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Why Do You Write Music?

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People write songs or other forms of music for many reasons. Some write music. Some write lyrics. Some write both.


Some write to express themselves. Some write to communicate an opinion, an idea, or a vision. Some write as a product or a service. Some simply write because they “have to”.


I write strictly to have a vehicle. It is my least favorite part of the music process. I write simply to have new material. My creative drive revolves more around playing than writing.


What is your reason?

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I write music – often for my own pleasure – both because I've done it all my life and because we've never had technology such as this.  As I was growing up, I subscribed to [Contemporary ...] Keyboard Magazine, and I lusted after stories about artists who could – and, did – spend $100,000+ for a customized "Synclavier" or a "Fairlight."  Never in my wildest dreams imagining that one day I would have access to far more than this ... in some cases literally for nothing.


Today, we not only have "a word-processor for music," but unbelievable and unprecedented post-production capabilities.  We have "more than enough computer power and storage space" to take advantage of it all.  So, if you can't think of a song to write and say that you can't manage to write one – "don't blame the hardware!!" 😀  Because "you live in interesting times," and it isn't a curse.

Edited by MikeRobinson
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4 hours ago, Popthree said:

i used to write simply to have new material..that's how i started writing songs in the first place.  a friend wanted to start an all original rock band and he talked me into joining.  prior to that i had never considered writing a song, but here i was cranking out a bunch of drivel so 'our' new band would have material to perform.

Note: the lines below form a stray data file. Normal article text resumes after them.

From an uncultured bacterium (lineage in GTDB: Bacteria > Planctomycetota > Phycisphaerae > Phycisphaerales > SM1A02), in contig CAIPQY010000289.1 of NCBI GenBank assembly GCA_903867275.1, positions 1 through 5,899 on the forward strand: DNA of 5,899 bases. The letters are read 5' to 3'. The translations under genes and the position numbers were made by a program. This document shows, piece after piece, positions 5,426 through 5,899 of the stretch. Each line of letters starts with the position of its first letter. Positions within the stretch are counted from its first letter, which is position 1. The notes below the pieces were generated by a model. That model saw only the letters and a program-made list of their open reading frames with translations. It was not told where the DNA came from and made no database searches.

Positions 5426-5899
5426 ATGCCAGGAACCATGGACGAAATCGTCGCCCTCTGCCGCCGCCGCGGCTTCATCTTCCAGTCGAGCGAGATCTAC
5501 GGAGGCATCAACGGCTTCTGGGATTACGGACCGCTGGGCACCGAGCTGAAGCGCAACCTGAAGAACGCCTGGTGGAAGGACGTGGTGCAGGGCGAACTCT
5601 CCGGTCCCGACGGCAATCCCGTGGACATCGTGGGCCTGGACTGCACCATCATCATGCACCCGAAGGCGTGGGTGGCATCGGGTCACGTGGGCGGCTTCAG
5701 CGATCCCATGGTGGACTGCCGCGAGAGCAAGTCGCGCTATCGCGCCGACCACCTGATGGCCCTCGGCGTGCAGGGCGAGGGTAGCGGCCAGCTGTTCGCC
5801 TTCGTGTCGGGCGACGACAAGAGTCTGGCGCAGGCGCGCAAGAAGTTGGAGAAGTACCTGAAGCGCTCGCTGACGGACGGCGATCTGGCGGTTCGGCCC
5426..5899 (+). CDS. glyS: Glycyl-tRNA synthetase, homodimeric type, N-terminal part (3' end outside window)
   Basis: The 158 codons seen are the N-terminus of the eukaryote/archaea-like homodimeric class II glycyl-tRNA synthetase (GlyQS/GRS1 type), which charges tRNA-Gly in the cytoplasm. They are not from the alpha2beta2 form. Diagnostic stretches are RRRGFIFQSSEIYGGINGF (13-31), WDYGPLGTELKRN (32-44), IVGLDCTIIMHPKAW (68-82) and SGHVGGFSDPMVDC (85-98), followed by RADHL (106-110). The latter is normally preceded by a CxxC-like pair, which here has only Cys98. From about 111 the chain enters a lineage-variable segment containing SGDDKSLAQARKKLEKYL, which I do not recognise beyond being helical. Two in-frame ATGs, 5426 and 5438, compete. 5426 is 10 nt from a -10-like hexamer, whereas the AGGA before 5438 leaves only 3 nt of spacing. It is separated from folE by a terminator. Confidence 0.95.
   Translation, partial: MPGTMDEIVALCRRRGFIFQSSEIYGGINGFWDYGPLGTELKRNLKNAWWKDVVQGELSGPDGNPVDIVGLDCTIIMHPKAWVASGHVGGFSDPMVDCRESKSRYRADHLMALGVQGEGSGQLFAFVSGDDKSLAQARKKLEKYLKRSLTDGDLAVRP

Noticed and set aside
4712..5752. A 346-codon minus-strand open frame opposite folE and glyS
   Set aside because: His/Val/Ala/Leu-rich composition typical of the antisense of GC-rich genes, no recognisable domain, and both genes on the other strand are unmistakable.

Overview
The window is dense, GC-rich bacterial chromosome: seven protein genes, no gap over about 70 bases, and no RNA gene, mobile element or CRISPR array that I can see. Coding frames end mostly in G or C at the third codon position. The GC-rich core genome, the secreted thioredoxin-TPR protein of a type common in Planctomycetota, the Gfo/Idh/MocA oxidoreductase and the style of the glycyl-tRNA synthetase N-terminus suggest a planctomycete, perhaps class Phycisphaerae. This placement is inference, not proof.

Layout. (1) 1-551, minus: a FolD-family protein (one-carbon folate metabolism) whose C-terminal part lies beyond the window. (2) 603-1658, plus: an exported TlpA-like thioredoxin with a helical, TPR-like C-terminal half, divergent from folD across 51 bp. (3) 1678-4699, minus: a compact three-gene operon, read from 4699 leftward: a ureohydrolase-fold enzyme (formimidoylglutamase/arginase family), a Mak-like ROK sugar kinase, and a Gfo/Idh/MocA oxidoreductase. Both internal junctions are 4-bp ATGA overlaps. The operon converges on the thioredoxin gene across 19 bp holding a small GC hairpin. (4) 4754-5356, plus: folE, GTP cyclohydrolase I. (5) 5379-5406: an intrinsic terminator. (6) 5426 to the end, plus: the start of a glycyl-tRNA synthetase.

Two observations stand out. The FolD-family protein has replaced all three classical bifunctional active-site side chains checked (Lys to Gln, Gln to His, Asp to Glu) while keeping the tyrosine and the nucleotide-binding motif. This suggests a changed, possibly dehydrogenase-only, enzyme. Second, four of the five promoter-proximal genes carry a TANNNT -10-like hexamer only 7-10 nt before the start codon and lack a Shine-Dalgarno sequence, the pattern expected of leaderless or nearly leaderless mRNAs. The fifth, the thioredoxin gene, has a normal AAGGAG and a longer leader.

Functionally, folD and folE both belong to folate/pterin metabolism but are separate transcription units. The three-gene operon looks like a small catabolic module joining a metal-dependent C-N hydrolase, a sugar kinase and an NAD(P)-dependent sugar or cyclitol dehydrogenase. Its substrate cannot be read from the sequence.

a couple of bands and years later, i was actually writing some fairly decent songs, and i kept at it, again, so my band would have new material to perform.


nowadays i'm not in a band.  i still write.  why?  well, i'm not really sure.  it kind of makes me miserable honestly.  i write a song.  i think its wonderful.  i share it with others.  1 or 2 people say 'nice song' OR no one says anything.  i develop a complex. rinse. repeat. 


It is funny that our paths have almost opposite directions. I started out learning guitar and writing songs. Then in college I started doing stand-ins with different bands as a soloist because I played Clapton, Beck, and Page while playing in other college type bands. Next I was in the Chitlin' Circuit with Black guys for a while. 


Later I tried songwriting again after learning keyboards and adding that to the mix. Then I moved to LA, took courses at UCLA in Music Business, and played lead guitar in a band for 5 years which played original music with none of my songs but I was happy with that. I also made some great connections with music business people in my time there.


I have friends in Nashville where I am a union member, but overexposure to Country music has kept me away from there for the last two years. I'm a heavy percussion guy and that is not my scene.


Lately on my own, I record band music but I play all the parts including drums. I've found my musical voice but for the most part it is instrumental. I am an adequate singer but prefer to back someone who is great. 


I would like to play live again. My biggest obstacle now is my musical style requires a 6-8 person band, multiple percussion with horns and female vocalist, which means union musicians who have to be paid. I have a small group of investors who see a future in me but are not heavy enough to pay for forming and rehearsing a tour band.

Edited by Clay Anderson Johnson
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1 hour ago, MikeRobinson said:

Today, we not only have "a word-processor for music," but unbelievable and unprecedented post-production capabilities.  We have "more than enough computer power and storage space" to take advantage of it all.


I record with Logic Pro. It is a tremendous advance over paying for studio time while listening to an employee telling you how your music should sound. Also there is no pressure to get a take right because of the cost of the studio.


Conversely the more electronic the instrumentation sounds have become, the more I have returned to the sound of traditional instruments even if they are software created.


My musical voice is heavy percussion, Hammond organ, electric guitar, and horns. The horns and organ are created with software using a digital piano. The drums are primarily live with the addition of loops for congas.



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